Ebooka przeczytasz w aplikacjach Legimi na:
Odsłuch ebooka (TTS) dostępny w abonamencie „ebooki+audiobooki bez limitu” w aplikacji Legimi na:
By Blagoy Kiroff
Auguste Renoir: 190 Master Drawings
Copyright © 2015 by Blagoy Kiroff
Pierre-Auguste Renoir is French painter who was important figure in the development of the Impressionist movement. As a celebrator of feminine beauty "Renoir is the last representative of a tradition which runs in a straight line from Rubens to Watteau." Renoir's artworks are famous for their vivacious light and saturated color, most frequently focusing on people in friendly and intimate compositions. The female nudes were one of his primary themes. In typical Impressionist manner, Renoir suggested the details of a picture through liberally brushed touches of color, so that his figures softly fuse with one another and their environment. Famed for his sensual nudes and charming scenes of pretty women, Renoir was a far more complex and thoughtful painter than generally assumed. He was a founding member of the Impressionist movement, nevertheless he ceased to exhibit with the group after 1877. From the 1880s until well into the twentieth century, he developed a monumental, classically inspired style that influenced such avant-garde giants as Pablo Picasso.
Renoir was born in Limoges 1841 in a working class family. In 1845 his family moved to Paris where he went to work at the age of 13 as a decorator of factory-made porcelain, copying the works of Boucher. From 1862 to 1864 he attended the Ecole des Beaux-Arts in Paris and studied under Charles Gleyre. Here he met Frederic Bazille, Claude Monet and Alfred Sisley. Renoir exhibited at the Salon in 1864.
His early work reflected many influences including those of Courbet, Manet, Corot, Ingres and Delacroix. Under the influence of Gustave Courbet and painters of the School of Barbizon he turned to plein air painting. He began to earn his living with portraiture in the 1870s; an important work of this period was Madame Charpentier and her Children.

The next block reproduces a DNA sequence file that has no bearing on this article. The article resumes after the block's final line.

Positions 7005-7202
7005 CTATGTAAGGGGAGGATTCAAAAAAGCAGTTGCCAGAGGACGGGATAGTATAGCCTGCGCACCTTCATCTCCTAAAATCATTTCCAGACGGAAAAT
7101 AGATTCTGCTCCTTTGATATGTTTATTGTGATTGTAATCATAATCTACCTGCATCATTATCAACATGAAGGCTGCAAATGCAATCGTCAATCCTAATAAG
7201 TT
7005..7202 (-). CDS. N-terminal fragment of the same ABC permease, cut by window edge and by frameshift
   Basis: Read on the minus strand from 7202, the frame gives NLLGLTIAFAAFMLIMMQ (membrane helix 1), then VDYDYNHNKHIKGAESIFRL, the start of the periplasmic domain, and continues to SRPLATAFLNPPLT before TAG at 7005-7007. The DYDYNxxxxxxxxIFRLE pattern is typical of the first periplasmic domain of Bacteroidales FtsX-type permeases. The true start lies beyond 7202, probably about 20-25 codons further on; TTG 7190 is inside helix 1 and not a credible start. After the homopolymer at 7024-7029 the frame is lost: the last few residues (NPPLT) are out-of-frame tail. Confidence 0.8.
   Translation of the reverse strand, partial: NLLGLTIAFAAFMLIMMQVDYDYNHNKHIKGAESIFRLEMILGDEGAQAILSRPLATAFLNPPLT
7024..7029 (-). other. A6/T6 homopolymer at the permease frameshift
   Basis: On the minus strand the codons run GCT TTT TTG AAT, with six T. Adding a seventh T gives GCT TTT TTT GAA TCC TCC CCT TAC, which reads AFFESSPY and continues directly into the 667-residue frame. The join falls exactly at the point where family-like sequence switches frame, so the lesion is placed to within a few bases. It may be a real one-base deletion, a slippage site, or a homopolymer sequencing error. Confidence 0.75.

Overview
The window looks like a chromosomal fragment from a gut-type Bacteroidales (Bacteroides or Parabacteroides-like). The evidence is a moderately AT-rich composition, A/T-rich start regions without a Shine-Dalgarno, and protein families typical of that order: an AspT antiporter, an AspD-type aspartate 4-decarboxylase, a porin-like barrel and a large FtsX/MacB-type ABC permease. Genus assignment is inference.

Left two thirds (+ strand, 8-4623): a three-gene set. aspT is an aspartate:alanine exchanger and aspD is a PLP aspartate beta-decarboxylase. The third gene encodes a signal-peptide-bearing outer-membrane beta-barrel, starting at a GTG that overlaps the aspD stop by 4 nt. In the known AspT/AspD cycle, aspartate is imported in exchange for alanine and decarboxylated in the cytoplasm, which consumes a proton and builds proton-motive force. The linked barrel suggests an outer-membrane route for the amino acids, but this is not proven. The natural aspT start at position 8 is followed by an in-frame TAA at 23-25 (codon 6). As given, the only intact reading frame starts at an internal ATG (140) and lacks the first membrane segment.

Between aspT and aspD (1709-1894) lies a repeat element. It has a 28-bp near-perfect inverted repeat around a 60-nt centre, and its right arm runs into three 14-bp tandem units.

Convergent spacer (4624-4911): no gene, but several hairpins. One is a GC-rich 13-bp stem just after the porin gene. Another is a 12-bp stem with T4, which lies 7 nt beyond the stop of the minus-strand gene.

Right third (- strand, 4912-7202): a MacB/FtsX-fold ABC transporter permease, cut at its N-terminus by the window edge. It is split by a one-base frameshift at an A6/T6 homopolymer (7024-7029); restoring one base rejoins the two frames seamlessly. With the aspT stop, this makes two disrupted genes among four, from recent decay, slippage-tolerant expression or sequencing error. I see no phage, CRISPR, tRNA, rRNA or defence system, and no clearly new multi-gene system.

Together with Claude Monet he develops the new painting style of Impressionism around 1870; Renoir is regarded as one of its main representatives. He partakes in three group exhibitions of the Impressionists, for financial reasons he then again shows works at the conventional salons. However, his situation improves as the art dealer Durand-Ruel is his reliable customer.
Renoir developed the ability to paint joyous, shimmering color and flickering light in outdoor scenes such as The Swing and the festive Moulin de la Galette.
Renoir first began to experiment with Pastel in the mid-1870s, shortly after Manet and Degas, and his interest in the medium intensified during the following decade. In contrast to his drawings, which he exhibited infrequently, he considered his Pastels an integral part of his oeuvre and regularly showed them in public (for example, at the First and Second Impressionist Exhibitions, the 1879 and 1880 Salons, and his solo exhibitions at La Vie Moderne in 1879 and Durand-Ruel in 1883). He rarely employed Pastel for his formal portrait commissions, however, reserving the medium for works in which the sitters were friends or family (and almost exclusively young women and children, whom he saw as particularly appropriate subjects for the delicate, luminous effects of Pastel).